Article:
Social Security—also known as the Old-Age, Survivors, and Disability Insurance (OASDI) program in the United States—is run by the Social Security Administration (SSA). The program is best known for its retirement benefits and is primarily funded (89.6 percent) by payroll taxes. The program also provides income to disabled people who qualify, as well as their family members. Workers must be at least 65 years old and have financially contributed to society for 10 years or more. The longevity of Social Security has been put under question as of late and this brief will attempt to address the conflict regarding Social Security (with a focus on its funding) as well as a recommendation for how it should be approached.
- COVID-19 Pandemic unemployment surges.
- “Baby boomer beneficiary” issue.
The COVID-19 pandemic hit the United States in 2020 and led to a large surge in unemployment. This increase is not necessarily news, however, it becomes increasingly relevant in the discussion at hand. As touched on earlier, Social Security is funded mostly by payroll taxes. As such, with less people in the workforce, there is less tax revenue funneling into the Social Security Pension Fund. Assuming that the economy will recover in a fair amount of time, current social security beneficiaries were still adversely affected even prior to the pandemic.
President Franklin D. Roosevelt signed into law the Social Security Act on August 14, 1935 in order to “provide unemployment insurance, old-age assistance, aid to dependent children, and grants to the states to provide various forms of medical care” in the midst of the Great Depression. The system has long engrained itself in American life and political culture so much so that $8.7 trillion and $7.4 trillion have been paid out into the Trust Funds and in benefits respectively since its inception.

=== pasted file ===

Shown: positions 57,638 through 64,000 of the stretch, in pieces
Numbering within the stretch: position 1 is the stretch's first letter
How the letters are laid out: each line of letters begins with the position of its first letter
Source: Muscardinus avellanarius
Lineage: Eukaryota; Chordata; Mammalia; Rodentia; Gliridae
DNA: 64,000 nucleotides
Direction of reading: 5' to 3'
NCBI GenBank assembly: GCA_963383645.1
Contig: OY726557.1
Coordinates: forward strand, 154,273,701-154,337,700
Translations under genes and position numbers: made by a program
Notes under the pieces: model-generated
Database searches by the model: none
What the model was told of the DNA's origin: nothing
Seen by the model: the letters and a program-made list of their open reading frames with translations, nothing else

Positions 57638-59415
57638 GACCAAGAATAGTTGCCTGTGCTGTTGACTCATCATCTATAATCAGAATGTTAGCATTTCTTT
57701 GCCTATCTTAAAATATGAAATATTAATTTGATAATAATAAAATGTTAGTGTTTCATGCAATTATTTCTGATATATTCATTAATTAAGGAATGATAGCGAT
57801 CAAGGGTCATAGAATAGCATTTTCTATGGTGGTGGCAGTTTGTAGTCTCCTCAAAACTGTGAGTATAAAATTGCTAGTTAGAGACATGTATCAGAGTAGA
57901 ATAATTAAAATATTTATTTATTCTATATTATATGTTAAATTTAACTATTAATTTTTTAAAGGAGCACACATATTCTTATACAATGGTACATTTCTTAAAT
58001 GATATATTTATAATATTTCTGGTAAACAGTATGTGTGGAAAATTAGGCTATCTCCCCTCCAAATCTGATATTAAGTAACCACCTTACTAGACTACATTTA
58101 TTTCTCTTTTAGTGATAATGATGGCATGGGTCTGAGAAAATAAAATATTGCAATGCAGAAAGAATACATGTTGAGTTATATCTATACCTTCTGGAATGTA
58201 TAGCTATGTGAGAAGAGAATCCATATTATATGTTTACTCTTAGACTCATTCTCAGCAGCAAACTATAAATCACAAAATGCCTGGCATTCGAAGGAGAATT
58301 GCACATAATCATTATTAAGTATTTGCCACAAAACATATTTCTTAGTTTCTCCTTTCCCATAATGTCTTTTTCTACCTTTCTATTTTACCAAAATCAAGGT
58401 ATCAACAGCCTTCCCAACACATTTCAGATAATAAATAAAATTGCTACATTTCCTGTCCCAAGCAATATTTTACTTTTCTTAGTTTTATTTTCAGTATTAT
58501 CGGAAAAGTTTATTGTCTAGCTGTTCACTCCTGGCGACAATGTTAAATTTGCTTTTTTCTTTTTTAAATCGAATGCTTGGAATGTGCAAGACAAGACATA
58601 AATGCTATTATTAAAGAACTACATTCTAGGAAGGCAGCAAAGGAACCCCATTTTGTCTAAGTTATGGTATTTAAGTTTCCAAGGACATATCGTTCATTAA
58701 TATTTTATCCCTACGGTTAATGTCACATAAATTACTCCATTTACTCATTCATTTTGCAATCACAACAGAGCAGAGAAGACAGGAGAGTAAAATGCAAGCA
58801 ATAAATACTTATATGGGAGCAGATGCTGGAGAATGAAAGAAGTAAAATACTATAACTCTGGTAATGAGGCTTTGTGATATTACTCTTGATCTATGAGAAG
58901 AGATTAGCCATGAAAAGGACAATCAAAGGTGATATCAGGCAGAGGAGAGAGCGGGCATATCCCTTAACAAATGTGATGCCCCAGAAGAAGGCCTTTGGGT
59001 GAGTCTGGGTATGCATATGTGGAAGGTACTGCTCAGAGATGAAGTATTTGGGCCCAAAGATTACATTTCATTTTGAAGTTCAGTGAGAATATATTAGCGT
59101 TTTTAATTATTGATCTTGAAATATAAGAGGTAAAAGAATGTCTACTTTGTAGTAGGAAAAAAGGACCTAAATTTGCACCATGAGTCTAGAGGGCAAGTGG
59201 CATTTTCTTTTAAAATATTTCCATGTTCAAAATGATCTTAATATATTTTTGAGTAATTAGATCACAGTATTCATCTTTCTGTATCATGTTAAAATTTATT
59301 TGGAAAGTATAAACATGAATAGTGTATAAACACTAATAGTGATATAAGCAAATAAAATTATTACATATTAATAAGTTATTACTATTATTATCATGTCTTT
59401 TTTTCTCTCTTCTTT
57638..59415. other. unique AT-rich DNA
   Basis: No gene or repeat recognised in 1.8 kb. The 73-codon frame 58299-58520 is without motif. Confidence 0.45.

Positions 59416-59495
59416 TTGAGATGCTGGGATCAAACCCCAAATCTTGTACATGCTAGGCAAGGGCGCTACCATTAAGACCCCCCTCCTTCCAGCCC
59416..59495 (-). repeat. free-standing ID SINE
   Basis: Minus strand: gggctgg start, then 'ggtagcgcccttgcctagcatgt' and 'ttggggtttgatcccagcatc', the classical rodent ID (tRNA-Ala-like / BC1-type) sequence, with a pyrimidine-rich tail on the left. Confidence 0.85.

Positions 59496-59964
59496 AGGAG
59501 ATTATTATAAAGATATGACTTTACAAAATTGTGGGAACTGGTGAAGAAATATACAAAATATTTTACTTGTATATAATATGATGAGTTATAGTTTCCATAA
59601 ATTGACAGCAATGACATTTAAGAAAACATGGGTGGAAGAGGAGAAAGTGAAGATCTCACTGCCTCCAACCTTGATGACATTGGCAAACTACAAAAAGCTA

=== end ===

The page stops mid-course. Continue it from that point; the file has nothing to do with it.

On top of the issue, the ratio between social security beneficiaries has been rising disproportionately to the amount of workers. This is mostly attributed to the fact that the U.S. is at point in time in which a large amount of the past generation is exiting the workforce and aging into Social Security. There has been a drop of 2.8 workers per beneficiary to 2.1 in the previous few years. If it were to remain as is, not only are beneficiaries already being affected, but it will likely continue to deplete leaving the trust underfunded. In fact, “Social Security trustees project that the OASI trust fund will become depleted in 2033 and the DI trust fund will become depleted in 2057.” The fact that the Social Security fund is expected to move towards insolvency in the near future illustrates the need to address the problem now before any future ones arise.
The Social Security issue is a critical policy to evaluate due to its magnitude. Specifically, the wide range of U.S. constituents that it impacts. Namely, taxpayers and beneficiaries. Legal entitlements require the government to obligate their benefit promises. If the SSA were to become insolvent and delinquent in payment, it “would not relieve the government of its obligation to provide benefits,” calling in the possibility of fiscal and/or credit expansion by the Treasury and Federal Reserve.
Risks of Indifference
If Social Security were not to be addressed and reformed, strain would continue to be placed on the system as the worker-to-beneficiary ratio and the purchasing power of the dollar continue to decline. The Congressional Research Service (CRS) estimates that the OASI fund will be depleted by 2033, the Disability Insurance (DI) fund by 2057, and the OASDI fund by 2034. If left alone, the result is insolvency, benefits will have to be cut of 22% by 2034 and 26% by 2095.